“Beerman’s work and subject matter is near primal with color. Her hands in combat, she does not shy away from the bruises of pain as these come with the safety net of a momentary intoxication, compelling her to revisit subjects like moth-to-flame to further the act of creation. Beerman’s work exalts winning the battles in life. There is even humor — albeit sometimes akin to nervous laughter — in the face of demons. The result is an art, bursting and satisfying like ripe fruit, on a precipice edged along the past, present and future, embracing living in the current moment.”
“With all of these artists, however, their messages focus on the ever-present option of choosing beauty,” he continues. “This fact is evident with the beautiful handling of their mediums, with which they simultaneously create intoxicating subplots for our eyes and reward us for not looking away, for being present in the noble act of viewing art.”
Yarosh, an artist, interior designer and gallerist, notes his gallery always has favored the idea of being more of an artist’s home, open to the public to allow people to uncover the merits of the art that “we as artists know is great.” There is an unfortunate chasm between the works collected and exhibited at museums and what galleries offer, catering to a limited concept of what people hang in the home. Artists are more interesting as they color outside the lines of restriction; it is better to follow their lead of subject matter to uncover the truths they expose. It’s fascinating to see a body of work in hindsight. Reviewing an artist’s oeuvre as a lifetime body of work offers advantages in appreciation for both dealers as well as collectors. Seeing the art through the lens of the artist’s life story allows us to more clearly understand the path they took to greatness. It is important to view artists’ works in the context of their times and also see how it still holds up today with continued interest.
“I am excited to be able to offer works by Beerman, Landau and Sharrow to collectors on a gallery level,” Yarosh says. “Their art is much bigger than many realize and even as an art dealer, I’m still discovering more as I live with these great works. As time goes on, I realize how much more there is to learn in life. These artists are our teachers, and I have always put my faith in the arts. I feel very encouraged for the future of humanist artists when I see important exhibits like Alice Neel: People Come First currently at the Metropolitan Museum. These artists’ bodies of work live on and the conversations of humanity always will connect us as long as we continue to exist.”
The Humanist exhibit at James Yarosh Associates gallery offers a window into the artists’ world in an accessible setting that allows us to meet the artists’ works up close. Works on view include large-scale canvases, works on paper and artist books of mixed-media/collage. The gallery is open to the public Saturdays 12-4 p.m. and by appointment. Previews of the show can be seen on the What’s New page on the gallery’s website, http://www.jamesyarosh.com.
Beerman (b.1923) is a contemporary maker of painterly power objects, imbuing the paint with profound psychology as well as beauty. Her subject has been the arena of the human condition, whether expressed overtly with imagery evoking genocide or abstractly through the call-and-response of process. These works are serious paintings offering a lifetime of contemplation and stimulating a depth of thought. Beerman has contributed to the contemporary involvement in art as a political tool to alter consciousness.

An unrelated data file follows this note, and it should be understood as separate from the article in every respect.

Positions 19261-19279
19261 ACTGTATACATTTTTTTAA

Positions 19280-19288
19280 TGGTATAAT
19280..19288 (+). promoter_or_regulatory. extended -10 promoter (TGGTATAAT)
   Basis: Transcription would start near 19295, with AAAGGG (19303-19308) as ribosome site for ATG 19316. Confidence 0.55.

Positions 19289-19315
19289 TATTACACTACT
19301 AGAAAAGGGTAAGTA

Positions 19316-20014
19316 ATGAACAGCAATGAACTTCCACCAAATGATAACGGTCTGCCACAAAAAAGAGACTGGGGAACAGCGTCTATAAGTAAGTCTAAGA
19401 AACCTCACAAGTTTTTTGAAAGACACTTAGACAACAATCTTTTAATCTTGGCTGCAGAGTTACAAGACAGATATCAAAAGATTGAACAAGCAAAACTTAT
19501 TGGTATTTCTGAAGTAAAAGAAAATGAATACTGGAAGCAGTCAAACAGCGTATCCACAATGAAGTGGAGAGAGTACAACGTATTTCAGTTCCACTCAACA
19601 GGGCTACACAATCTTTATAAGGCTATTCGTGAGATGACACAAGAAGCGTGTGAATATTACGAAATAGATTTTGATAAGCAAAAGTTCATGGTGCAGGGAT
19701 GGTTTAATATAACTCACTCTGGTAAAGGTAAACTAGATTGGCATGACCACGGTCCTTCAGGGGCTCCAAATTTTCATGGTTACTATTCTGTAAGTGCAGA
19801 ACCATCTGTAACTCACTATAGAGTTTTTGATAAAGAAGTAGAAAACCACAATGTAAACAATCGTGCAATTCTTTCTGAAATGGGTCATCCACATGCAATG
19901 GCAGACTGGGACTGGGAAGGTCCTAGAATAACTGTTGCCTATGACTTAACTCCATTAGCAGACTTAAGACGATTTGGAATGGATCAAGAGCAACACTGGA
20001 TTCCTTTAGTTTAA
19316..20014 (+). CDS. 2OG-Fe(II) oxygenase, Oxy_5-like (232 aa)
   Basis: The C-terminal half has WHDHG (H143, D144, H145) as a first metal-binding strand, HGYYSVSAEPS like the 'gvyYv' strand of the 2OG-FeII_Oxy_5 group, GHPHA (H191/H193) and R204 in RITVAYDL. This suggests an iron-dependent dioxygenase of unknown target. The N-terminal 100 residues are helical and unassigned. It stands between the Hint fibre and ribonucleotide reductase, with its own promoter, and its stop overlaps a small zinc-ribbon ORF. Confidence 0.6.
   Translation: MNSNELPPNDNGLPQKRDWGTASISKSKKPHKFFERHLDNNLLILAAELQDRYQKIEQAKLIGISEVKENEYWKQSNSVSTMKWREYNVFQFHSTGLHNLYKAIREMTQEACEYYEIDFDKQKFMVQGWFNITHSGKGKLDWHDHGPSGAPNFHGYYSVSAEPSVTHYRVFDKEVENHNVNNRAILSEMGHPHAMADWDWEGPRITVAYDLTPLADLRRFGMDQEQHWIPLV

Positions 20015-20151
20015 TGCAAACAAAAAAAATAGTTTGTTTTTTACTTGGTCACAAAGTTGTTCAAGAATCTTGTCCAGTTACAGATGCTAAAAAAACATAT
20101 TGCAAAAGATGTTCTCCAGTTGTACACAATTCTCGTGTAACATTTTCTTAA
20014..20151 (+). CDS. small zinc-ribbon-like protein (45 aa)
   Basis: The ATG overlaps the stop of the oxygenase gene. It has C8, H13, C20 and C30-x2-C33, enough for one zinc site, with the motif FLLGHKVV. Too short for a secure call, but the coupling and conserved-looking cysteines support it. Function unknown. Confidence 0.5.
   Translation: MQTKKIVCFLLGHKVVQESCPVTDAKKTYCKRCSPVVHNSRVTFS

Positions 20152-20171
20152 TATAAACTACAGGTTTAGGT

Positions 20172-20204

In 2015, Beerman, one of the first women to have a solo show at the Brooklyn Museum, was the subject of the 50-minute artist documentary Expressing the Chaos, a film that is available to stream on Amazon Prime and YouTube outlets. Material on Beerman’s art currently is being compiled, detailing the over 60 U.S. and European museums which include her work in their collections. She will be the focus of an Artist in Spotlight exhibit at James Yarosh Associates Fine Art Gallery for the Fall 2021/Winter 2022 season.
Landau (1917–2001) was an American artist best known for his evocative works on the human condition. Typically, his works address the Great Depression, World War II and the impact of technology and politics on individuals and their surroundings. Landau’s works can be found in the permanent collections of the Metropolitan Museum of Art, the Library of Congress, the Museum of Modern Art and the National Gallery. The 2021 book The Prophetic Quest: The Stained Glass Windows of Jacob Landau brings his artistry to the fore, revealing the magnitude of a series of ten monumental abstract stained-glass windows, created by Landau for the Kenneth Israel synagogue just north of Philadelphia, depicting the lives and words of the biblical prophets.
Sharrow (1926–2006) was born during the Great Depression and came of age during World War II. Her art exemplifies an artist with eyes wide open. Her expressionist paintings of abstract humanity are masterful in execution, poetically engaging us with topics such as mortality, desire, vulnerability, power, warfare and spirituality.
In 2017, Monmouth University’s exhibit Sheba Sharrow: Balancing Act was co-curated by James Yarosh Associates Fine Art Gallery, and in 2020, Sharrow’s art was the subject of the solo exhibit History Repeats at James Yarosh Associates Gallery. Opening in September 2021, Sharrow’s multi-paneled painting “The Dateci Quartet,” in the collection of the Zimmerli Art Museum at Rutgers University, is the basis for its exhibition Dateci: Sheba Sharrow and Primo Levi and a subject of an online discussion led by Margaret Olin, Senior Research Scholar at the Yale Divinity School, entitled Social Justice as a Theme in Jewish Art. Sharrow’s work can also be seen in the Art on Paper NYC art fair in September 2021 with Exhibitor James Yarosh Associates.